“In His Hands” explores queer love, trauma and faith at the Wallis Theater


Photo courtesy of Ismael Lara, Jr.

Actors in rehearsal for “In His Hands.” The play runs Jan. 28 to 30 at the Hal and Martha Heyer Wallis Theater in the Wirtz Center.

Alexa Crowder, Assistant Arts & Entertainment Editor

Content warning: This article contains mentions of conversion therapy and suicide.

In summer 2019, Ismael Lara, Jr. sat in a coffee shop and read a new play by Yale MFA playwriting candidate Benjamin Benne.

Instantly moved, Lara said he knew he had to direct a production of Benne’s work. The play, “In His Hands,” became his next project as an MFA directing candidate at Northwestern. It will premiere Jan. 28 to 30 at the Wirtz Center’s Hal and Martha Hyer Wallis Theater.

The show tells the love story of two men as they navigate their relationships with Christianity and past trauma. The play contains scenes mentioning conversion therapy and suicide, which may be triggering for some audiences.

“Immediately, I felt so seen as a queer person who has a really complex relationship with religion and with the men that I’ve come across in my life,” Lara said. “I so related to this play.”

This production of “In His Hands” is particularly special because the work is so new, Lara said. Its world premiere will come later this year at the Mosaic Theater Company in Washington, D.C.

Communication senior Brandon Acosta, who plays Daniel, said he appreciates the story’s nuanced approach to the intersection of queerness and Christianity.

“There’s a lot of queer media that loves to represent Christianity as this very violent system and structure — and it has been to that community, and that’s so very valid,” Acosta said. “And then there’s so much Christian media that loves to paint queer people as sinful, debaucherous people, and that is so dense. It’s so interesting to navigate the complexity within all of that.”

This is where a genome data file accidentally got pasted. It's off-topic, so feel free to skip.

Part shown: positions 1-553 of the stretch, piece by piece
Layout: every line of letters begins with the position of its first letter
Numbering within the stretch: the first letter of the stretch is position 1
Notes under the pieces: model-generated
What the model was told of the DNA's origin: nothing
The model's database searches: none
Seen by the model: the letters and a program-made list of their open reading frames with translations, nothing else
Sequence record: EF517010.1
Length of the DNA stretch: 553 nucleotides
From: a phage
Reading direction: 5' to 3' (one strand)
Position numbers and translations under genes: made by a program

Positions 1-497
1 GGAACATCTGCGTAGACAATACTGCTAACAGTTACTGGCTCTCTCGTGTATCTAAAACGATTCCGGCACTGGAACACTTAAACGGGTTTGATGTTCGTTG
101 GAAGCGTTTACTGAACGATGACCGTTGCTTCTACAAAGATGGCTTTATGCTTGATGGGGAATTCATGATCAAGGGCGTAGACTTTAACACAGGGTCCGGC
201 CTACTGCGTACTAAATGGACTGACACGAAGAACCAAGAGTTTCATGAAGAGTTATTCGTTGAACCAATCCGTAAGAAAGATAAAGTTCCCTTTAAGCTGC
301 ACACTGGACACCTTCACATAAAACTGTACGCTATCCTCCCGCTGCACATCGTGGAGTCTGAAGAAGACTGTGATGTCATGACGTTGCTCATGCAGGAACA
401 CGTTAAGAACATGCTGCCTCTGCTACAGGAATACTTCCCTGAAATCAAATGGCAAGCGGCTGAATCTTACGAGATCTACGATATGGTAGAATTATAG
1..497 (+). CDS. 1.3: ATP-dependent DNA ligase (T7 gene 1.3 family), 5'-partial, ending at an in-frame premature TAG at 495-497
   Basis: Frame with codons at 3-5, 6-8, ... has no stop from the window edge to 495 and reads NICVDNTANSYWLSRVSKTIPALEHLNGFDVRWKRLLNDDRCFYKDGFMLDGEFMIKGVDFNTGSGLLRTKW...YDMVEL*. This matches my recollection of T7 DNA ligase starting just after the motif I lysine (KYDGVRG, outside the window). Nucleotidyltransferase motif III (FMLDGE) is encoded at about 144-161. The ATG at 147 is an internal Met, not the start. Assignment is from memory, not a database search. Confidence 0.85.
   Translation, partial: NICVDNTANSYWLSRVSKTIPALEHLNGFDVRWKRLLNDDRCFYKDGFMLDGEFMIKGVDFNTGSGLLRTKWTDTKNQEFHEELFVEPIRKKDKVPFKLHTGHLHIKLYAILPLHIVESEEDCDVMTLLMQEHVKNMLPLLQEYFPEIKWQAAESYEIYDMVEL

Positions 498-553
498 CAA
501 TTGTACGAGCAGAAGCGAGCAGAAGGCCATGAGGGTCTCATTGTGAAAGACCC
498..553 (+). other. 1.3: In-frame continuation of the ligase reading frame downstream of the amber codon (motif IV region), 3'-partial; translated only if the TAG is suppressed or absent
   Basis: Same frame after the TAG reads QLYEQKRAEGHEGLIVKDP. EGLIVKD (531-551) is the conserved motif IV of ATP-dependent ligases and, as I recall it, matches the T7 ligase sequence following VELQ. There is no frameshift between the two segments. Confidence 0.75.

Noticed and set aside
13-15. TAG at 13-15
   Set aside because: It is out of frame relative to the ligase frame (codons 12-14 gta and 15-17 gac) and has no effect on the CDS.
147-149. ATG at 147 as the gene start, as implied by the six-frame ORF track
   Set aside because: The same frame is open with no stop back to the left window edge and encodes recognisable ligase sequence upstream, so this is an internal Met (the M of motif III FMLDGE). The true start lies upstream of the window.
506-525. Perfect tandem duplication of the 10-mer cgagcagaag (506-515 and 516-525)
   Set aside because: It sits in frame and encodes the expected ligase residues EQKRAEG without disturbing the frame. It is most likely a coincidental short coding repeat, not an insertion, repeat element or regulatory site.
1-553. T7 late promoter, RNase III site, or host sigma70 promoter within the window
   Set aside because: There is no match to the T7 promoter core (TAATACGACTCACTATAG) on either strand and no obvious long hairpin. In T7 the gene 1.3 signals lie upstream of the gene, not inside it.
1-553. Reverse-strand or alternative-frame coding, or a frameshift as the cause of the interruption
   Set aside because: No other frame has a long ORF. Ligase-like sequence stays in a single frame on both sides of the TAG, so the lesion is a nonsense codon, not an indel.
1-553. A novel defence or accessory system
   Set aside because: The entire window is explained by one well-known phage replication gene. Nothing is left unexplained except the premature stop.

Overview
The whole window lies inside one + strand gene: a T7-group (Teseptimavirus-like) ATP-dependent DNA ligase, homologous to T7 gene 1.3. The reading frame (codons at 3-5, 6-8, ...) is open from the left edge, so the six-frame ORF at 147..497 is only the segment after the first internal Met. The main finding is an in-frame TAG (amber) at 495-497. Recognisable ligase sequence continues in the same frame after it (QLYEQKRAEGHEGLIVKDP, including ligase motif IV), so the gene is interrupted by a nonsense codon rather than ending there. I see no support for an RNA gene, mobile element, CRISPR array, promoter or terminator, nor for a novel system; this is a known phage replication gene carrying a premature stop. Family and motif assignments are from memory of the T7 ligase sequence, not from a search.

Lara and his team faced many obstacles between his first read of the play to its opening night.

The show was originally slated for the 2020-21 academic year but was postponed due to COVID-19. This month, the cast and crew had to prepare virtually for two weeks during Wildcat Wellness. When in-person activity resumed, they staged the entire show in just three days.

Even with scheduling challenges and the show’s serious subject matter, Communication senior Tom Avery said they’ve constantly felt supported by the entire team.

“Ever since the first moment, the rehearsal process has been the most wonderful, loving and caring space, which I think is really a necessity for a show of this material,” Avery said.

To begin creating this environment, Lara addressed the cast and crew on the first day of rehearsals, a practice taught in the MFA directing program to establish the director’s point of view on the show.

Both Avery and Lara remember the speech as a defining moment in the process as Lara articulated what the show meant to him.

“This play is for our younger selves. For the young boys who were told that who they were was wrong, that they were condemned, that they didn’t deserve to be loved,” Lara said. “Actually, we can subvert all of those things. We are not in the wrong. We are not ill-fated and we can be loved.”

Email: [email protected]
Twitter: @AlexaCrowder

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